Read more at:

    William Blake: Biography offers glimpse into artist and poet's visionary mind
    One day in 1801, when William Blake was living on the Sussex coast, he went on a long country walk when he got into an argument with a thistle. On this occasion, the prickly plant he encountered also took the form of a hectoring old man. For all Blake could see, the two were inseparable.

    Read more at:

    Sea shanty singer on going from postie to popstar
    Nathan Evans rose from TikTok sea shanty fame.

    Read more at:

    The OECD education report does not offer a solution, it is now part of the problem
    The truth is that the review is not definitive, quite the opposite. It is philosophically shallow. It is badly written. It is not based on any kind of systematic statistical evidence. In the absence of that, it has committed the cardinal error of non-statistical research: it did not deliberately seek out evidence that would contradict the views that were being put to the authors by the mainly establishment organisations which they consulted. Along with Curriculum for Excellence and Scotland’s dysfunctional system of qualifications, the review is now part of the problem.

    Read more at:

    Nicola Sturgeon’s unending search for conflict demeans Scotland - The Scotsman
    I made the mistake of turning on BBC Radio Scotland in time to hear Nicola Sturgeon’s grievance of the day - involving a song written by primary kids in Bradford.

    Read more at:

    Canada weather: Heat hits record 46.6C as US north-west also sizzles
    Canada has recorded its highest ever temperature as the country's west and the US Pacific north-west frazzle in an unprecedented heatwave.

    Read more at:

    Canada country profile
    The world's second-largest country by surface but relatively small in terms of population, Canada punches above its weight in economic terms.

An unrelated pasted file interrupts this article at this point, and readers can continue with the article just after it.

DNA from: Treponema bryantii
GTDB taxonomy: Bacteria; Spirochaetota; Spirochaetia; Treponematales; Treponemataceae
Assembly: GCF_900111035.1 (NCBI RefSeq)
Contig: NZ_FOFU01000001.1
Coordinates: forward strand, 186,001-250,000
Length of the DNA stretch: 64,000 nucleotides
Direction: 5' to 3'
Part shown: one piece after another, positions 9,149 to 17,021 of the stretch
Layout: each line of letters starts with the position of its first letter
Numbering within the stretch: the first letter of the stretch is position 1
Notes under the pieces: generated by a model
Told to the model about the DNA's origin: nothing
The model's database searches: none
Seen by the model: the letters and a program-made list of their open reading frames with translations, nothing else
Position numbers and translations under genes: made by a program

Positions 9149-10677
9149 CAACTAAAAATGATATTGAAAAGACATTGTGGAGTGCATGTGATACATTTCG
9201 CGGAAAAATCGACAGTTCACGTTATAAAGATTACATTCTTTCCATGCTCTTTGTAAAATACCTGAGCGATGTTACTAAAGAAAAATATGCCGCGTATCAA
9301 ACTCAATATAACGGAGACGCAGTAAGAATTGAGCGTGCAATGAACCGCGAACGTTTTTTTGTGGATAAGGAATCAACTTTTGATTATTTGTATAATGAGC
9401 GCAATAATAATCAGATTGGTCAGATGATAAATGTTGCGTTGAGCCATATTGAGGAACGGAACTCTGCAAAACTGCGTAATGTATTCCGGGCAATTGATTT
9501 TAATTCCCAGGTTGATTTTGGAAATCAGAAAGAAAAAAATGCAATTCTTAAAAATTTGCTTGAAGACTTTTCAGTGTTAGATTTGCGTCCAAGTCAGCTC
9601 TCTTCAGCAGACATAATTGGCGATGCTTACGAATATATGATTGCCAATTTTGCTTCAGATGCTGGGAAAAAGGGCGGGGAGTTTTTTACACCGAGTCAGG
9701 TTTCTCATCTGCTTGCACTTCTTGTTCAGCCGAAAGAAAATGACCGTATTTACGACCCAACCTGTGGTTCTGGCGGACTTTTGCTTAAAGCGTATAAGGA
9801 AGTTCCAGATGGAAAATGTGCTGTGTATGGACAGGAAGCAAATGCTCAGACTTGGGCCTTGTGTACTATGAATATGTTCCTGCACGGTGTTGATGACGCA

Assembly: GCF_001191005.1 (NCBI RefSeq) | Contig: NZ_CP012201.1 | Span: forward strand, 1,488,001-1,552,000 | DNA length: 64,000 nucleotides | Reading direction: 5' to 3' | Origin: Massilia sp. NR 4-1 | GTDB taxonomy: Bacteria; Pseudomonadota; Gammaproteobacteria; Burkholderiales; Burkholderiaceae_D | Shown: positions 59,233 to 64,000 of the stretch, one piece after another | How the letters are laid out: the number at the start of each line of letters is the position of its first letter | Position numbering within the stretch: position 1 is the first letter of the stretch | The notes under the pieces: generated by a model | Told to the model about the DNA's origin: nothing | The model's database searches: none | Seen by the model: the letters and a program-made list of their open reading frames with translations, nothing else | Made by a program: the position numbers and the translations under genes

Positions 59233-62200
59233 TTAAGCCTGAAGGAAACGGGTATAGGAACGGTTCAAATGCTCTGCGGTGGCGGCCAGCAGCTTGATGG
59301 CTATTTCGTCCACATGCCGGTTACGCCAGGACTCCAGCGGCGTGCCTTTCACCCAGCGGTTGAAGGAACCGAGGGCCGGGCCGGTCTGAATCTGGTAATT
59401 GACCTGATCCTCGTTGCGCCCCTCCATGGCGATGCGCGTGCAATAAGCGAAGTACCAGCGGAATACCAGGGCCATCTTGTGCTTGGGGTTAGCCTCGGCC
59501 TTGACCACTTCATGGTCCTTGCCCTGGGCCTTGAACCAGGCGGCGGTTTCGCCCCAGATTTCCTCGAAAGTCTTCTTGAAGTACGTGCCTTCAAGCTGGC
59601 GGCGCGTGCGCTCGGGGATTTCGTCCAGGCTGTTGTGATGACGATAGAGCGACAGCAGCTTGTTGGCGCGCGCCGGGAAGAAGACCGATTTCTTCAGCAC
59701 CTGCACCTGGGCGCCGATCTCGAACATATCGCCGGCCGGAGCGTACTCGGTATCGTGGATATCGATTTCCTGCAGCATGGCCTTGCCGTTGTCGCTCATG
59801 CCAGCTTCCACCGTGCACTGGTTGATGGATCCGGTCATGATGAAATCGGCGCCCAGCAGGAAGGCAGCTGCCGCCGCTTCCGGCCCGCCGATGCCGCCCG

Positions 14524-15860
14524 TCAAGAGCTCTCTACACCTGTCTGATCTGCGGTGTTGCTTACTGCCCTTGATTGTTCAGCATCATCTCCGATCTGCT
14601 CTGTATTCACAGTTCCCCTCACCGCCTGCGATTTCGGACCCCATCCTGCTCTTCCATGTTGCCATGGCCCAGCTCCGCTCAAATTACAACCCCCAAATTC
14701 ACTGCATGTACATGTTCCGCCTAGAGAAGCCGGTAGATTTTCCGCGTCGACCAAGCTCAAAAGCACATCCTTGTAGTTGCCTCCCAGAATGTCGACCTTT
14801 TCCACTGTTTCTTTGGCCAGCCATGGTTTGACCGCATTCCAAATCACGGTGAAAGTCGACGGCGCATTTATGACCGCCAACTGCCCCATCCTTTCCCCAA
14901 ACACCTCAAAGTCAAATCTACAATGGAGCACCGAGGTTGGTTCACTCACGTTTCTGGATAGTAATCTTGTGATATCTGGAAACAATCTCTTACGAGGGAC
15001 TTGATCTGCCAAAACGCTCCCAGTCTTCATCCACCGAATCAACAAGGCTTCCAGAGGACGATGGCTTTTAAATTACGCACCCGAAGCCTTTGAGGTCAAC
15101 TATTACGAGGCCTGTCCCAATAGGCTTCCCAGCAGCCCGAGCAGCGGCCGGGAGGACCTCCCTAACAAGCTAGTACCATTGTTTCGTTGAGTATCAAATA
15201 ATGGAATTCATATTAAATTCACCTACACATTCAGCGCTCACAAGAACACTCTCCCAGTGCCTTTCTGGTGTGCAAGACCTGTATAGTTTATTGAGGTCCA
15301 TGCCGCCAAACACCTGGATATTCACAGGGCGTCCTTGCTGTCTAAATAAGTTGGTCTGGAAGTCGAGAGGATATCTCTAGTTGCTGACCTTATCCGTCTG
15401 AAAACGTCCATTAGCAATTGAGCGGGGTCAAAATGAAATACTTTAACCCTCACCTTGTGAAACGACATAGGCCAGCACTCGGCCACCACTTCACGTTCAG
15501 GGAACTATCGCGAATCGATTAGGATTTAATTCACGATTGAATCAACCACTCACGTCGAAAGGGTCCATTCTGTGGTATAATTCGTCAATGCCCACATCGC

Read more at:

    Ireland thrown under the bus by EU: Without UK to defend it, Dublin faces wrath of bloc
    IRELAND is a lonely outlier after Brexit, facing the prospect of being trampled by its European Union partners over its low-tax status, an expert has claimed.

    Read more at:

    Sir Billy Connolly announces return to TV after Parkinson's diagnosis
    SIR BILLY CONNOLLY has announced he will be making a return to TV after he was diagnosed with Parkinson's disease in 2013.

    Read more at:

    The Orange Order in Scotland today
    By Sir Tom Devine

    Read more at:

    Cervical cancer scandal is likely to be worse than we are being told
    WHENEVER there appears to be an emerging scandal in NHS Scotland it will inevitably be fulminant. Such is the secrecy that clouds everything the SNP touches public relations silence is no exception.

    Read more at:

    Museum exhibit honours Scotland's Polish parachute brigade
    Mementoes from a Polish parachute brigade formed in the UK during World War Two have gone on display in Fife.

    Read more at:

    UK agrees new post-Brexit deal with Singapore
    THE UK has secured a new post-Brexit agreement with Singapore in a deal hailed by Rishi Sunak as a landmark step for global Britain.

    Read more at:

    Trans-Pacific trade is a big Brexit win
    Several aspects of the CPTPP are much more attractive than EU membership

    Read more at:

    Net Zero by 2050 may be the law, but we still have no idea how much it will cost